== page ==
• Effective regulation of NRMM emission limits must be accompanied by programmes on best practices in machinery operation and maintenance.
  • Other instruments that can also contribute to the reduction of NRMM pollution include local decontamination plans, implementation of sustainable building standards, private sector sustainability plans and greenhouse gas emission reduction targets.
  • There is synergy between NRMM pollution reduction and other environmental programmes. This can be achieved by linking NRMM regulation with national or local air quality programmes already in place (e.g., Asia Pacific and India), as well as with greenhouse gas emission mitigation programmes. It highlights the contribution that the C40 Clean Construction Declaration seeks to make, which calls for commitment at the highest political level in cities to move towards the elimination of fossil fuel use in machinery. The operation and inspection of machinery could be more efficient if linked to the construction permits issued by local or state authorities for their works.
  • The specificities of each sector that uses machinery (construction, mining, industry, agriculture, forestry) should be considered to establish the regulatory approach for NRMM according to its context and impact. There are sectors where regulation must be prioritized due to the high levels of exposure for the operators or for the population around the area of influence of the NRMM emissions. For example, it is possible to make exclusions for social and/or economic reasons, as is the case with the agricultural sector in several of the cases analysed.
  • A review of international case studies shows that the control of NRMM requires coordinated work between different sectors of national governments. The most common at the national level are the environmental, transport, finance and trade sectors. In turn, coordination with regional and local level institutions is required.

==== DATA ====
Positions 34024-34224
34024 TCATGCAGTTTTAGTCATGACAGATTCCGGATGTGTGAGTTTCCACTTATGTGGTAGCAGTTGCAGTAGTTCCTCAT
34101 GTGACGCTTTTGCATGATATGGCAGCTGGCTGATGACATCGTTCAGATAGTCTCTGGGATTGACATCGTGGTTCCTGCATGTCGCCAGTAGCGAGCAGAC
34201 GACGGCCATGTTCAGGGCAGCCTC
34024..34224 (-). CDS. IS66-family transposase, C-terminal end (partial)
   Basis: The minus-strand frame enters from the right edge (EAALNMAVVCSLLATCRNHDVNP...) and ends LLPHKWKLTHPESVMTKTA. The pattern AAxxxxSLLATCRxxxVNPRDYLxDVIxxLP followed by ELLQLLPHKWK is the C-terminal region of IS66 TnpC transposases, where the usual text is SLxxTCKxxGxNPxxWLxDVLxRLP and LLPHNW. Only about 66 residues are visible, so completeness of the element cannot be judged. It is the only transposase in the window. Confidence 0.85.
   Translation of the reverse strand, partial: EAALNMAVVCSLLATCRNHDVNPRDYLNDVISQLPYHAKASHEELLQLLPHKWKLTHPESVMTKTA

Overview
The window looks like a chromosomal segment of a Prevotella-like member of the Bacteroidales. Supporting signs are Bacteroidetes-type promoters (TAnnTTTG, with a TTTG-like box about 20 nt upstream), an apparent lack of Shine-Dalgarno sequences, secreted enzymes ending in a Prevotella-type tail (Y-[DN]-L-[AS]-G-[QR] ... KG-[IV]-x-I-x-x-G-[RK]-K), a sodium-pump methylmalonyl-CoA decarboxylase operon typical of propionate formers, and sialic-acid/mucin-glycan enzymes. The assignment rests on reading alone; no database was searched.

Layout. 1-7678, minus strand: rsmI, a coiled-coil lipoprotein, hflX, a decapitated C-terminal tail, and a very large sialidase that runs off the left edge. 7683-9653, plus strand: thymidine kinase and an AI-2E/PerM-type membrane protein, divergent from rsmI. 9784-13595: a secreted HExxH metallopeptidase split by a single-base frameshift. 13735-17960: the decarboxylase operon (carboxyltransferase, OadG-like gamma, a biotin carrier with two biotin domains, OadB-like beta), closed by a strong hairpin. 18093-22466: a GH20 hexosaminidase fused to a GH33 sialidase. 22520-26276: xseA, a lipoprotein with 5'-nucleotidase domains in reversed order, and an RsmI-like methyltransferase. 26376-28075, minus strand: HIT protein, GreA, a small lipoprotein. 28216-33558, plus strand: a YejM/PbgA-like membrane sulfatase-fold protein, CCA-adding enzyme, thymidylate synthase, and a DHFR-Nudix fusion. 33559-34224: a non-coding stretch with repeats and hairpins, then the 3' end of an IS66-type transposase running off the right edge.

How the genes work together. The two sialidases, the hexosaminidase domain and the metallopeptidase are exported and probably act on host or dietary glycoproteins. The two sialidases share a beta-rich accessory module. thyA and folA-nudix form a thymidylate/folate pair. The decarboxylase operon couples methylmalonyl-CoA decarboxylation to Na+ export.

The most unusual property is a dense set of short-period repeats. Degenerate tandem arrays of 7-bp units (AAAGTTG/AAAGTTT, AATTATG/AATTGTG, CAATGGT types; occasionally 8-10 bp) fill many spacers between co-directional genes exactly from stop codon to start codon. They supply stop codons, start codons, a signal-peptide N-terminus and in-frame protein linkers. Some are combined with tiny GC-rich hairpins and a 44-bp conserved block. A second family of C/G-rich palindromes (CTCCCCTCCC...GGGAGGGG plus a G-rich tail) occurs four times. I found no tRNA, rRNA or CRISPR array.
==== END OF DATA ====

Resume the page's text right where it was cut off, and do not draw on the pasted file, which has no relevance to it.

• The private sector has a key role to play in reducing air pollution generated by NRMM. It can be a leader in the implementation of socially and environmentally responsible practices, by anticipating and cooperating with the public sector. These practices can in turn be encouraged and recognised by the government sector as they are currently being implemented.
  • Working together in the countries of the region to develop instruments for the control of NRMM emissions makes it possible to take advantage of the lessons learned in the different countries at the regional level. In addition, joining the efforts of the community of practice in the region is an effective way to overcome some of the limitations of individual countries, such as those related to the verification of engine emission limits.

Leading practices in the control of NRMM

  • It highlights the US focus on emissions control with emphasis on the manufacturing stages of engines and on the certification of engines after passing tests to ensure that they will maintain desirable emission levels throughout their useful life. In this respect, manufacturers are largely responsible for emissions and not only the user of the machinery. This approach poses the challenge of monitoring the time of use for which the emissions certificate was issued. The state of California has implemented the DOORS platform for machinery owners to register the equipment purchased and scrapped each year, which also allows them to monitor the operating time of the machinery. This is a model with defined roles and responsibilities that allows the traceability of the machinery from its manufacture, the time of use and the time of its final disposal or need for repowering.
  • From the private sector, the case presented by Ferreycorp Peru, shows new service schemes for NRMM that include preventive maintenance, repair and repowering, with certification through joint work between manufacturers and a team of technical experts in the region. These schemes provide advantages for users in the form of competitive costs for purchasing NRMM and maintenance services, and also offer advantages in technical and environmental terms through the development of services certified by the manufacturer in terms of machine performance.
  • Regulation in the EU, Switzerland and the UK shows the advantages of establishing regulations that summarise in a concise and practical way the classification of NRMM types, reducing the risk of loopholes.
  • Japan’s regulation is notable for its clarity in terms of penalties for non-compliance.